Factors determining pubertal growth and final height in growth hormone treatment of idiopathic growth hormone deficiency. Analysis of 195 Patients of the Kabi Pharmacia International Growth Study

Horm Res. 1997;48(2):62-71. doi: 10.1159/000185487.


A total of 195 children (117 males and 78 females) with idiopathic growth hormone deficiency (IGHD) treated with growth hormone (GH) for at least 1 year before puberty onset and who had completed treatment to adult height, were selected from the KIGS database for study of growth during puberty. Spontaneous and induced puberty started at 13.8 and 14.9 years in boys and at 12.9 and 13.7 years in girls, respectively. Duration of GH treatment and height gained prepubertally were greater when puberty was induced; prepubertal catch up growth (expressed as a percentage of the difference between target height and height at start of GH) was greater when puberty was induced in boys (59% induced vs. 45% spontaneous, p < 0.001), and in girls (72% induced vs. 53.9% spontaneous, p < 0.01). Final height was attained at 17.8 and 19.2 years in boys and at 16.0 and 17.0 years in girls following spontaneous and induced puberty, respectively. Final heights were greater after induced puberty compared with spontaneous puberty in boys (171.3 vs. 166.0 cm, p < 0.001) and in girls (157.0 vs. 155.0 cm, n.s.). Target height was also significantly greater in boys with spontaneous puberty (172.2 cm vs. induced = 174.2 cm) as compared to girls (spontaneous = 158 cm vs. induced = 160 cm). Duration of pubertal growth was longer in boys compared to girls (3.6 vs. 3.0 years, p < 0.001) and was negatively correlated with age, height, and distance from target height at onset of puberty, but was not correlated with the dose of GH. Catch-up growth during puberty (expressed as a percentage of the difference between target height and height at puberty onset) after induced and spontaneous puberty was 87.9% and 80.5% (not significant) in boys and 66.4% and 75.5% (not significant in girls. Total pubertal growth (TPG) (cm) was inversely correlated with prepubertal growth by simple linear regression. Multiple linear regression analysis indicated 5 independent predictors of TPG accounting for 78% of the variability, namely sex (boys grew more), distance of target height from height at onset of puberty (+), dose of GH at onset of puberty (+), age at onset of puberty (-), and age at end of growth (+).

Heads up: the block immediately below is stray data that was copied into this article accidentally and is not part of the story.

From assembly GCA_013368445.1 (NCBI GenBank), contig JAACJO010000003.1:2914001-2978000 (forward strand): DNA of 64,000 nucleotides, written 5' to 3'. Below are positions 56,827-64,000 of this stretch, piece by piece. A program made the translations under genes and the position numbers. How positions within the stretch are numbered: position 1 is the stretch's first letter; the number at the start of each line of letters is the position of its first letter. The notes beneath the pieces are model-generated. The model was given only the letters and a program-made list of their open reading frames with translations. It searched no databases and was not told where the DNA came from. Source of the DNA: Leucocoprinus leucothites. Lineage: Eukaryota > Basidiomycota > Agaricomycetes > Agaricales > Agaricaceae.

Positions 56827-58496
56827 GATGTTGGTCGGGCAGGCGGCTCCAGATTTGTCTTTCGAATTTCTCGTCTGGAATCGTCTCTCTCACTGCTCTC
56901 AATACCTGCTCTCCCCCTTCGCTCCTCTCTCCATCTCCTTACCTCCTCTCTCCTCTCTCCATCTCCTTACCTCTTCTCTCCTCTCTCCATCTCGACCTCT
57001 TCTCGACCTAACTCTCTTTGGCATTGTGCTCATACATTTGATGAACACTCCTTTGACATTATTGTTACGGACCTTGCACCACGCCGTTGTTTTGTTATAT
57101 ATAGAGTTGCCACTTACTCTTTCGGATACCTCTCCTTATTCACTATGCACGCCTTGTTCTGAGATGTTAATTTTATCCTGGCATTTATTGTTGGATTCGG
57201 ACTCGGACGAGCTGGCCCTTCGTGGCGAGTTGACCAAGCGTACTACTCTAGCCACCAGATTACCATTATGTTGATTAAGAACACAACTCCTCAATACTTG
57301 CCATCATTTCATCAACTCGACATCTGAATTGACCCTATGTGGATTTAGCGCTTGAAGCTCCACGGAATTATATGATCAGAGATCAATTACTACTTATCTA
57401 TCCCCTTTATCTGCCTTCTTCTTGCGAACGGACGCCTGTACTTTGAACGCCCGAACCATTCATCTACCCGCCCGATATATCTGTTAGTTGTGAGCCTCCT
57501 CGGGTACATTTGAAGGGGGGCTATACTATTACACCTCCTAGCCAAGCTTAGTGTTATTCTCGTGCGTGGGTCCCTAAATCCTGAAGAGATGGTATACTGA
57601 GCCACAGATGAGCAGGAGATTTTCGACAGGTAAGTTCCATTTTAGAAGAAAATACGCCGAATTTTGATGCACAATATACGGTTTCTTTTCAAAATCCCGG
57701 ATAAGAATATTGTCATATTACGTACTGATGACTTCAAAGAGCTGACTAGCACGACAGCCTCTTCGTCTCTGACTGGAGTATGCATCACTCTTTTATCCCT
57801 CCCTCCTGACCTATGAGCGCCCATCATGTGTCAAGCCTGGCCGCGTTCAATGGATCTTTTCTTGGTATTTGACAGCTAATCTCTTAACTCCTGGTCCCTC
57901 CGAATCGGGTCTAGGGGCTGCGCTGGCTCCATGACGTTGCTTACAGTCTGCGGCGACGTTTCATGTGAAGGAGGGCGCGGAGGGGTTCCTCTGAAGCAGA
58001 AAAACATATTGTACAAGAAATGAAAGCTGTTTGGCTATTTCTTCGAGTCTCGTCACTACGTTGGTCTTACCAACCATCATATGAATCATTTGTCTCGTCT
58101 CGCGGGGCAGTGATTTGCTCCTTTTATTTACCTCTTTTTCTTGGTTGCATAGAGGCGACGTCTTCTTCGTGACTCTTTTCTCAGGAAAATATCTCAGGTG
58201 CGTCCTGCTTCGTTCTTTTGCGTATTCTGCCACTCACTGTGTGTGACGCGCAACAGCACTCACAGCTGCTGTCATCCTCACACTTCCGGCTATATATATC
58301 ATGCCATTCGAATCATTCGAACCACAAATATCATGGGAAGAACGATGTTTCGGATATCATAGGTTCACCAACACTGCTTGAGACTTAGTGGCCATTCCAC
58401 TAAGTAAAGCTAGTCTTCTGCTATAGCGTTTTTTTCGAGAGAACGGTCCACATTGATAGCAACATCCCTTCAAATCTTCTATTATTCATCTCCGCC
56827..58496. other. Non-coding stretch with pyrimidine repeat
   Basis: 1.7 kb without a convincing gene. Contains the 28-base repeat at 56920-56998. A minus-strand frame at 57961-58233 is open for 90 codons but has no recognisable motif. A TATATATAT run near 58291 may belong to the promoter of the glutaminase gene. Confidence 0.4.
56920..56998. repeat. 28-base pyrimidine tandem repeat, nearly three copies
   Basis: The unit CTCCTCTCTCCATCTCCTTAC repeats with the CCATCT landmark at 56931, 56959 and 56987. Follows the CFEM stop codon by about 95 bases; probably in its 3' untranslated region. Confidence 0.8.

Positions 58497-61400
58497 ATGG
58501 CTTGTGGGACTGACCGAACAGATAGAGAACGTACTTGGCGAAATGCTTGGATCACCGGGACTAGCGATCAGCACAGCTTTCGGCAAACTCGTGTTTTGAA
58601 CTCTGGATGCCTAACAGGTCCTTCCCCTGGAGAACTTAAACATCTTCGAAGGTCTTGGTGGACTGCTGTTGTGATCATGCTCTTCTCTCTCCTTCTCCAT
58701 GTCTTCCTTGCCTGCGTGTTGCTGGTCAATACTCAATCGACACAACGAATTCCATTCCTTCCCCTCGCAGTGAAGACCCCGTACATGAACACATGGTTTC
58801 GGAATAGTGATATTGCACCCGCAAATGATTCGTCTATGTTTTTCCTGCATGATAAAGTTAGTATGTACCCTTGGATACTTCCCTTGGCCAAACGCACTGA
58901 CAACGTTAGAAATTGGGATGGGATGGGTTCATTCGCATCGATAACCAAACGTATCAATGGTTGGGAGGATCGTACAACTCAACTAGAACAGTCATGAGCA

Publication types

  • Comparative Study

MeSH terms

  • Adolescent
  • Body Height / drug effects
  • Body Height / physiology*
  • Child
  • Female
  • Growth Disorders / drug therapy*
  • Human Growth Hormone / pharmacology
  • Human Growth Hormone / therapeutic use*
  • Humans
  • Linear Models
  • Male
  • Puberty / drug effects
  • Puberty / physiology*
  • Retrospective Studies
  • Sex Characteristics


  • Human Growth Hormone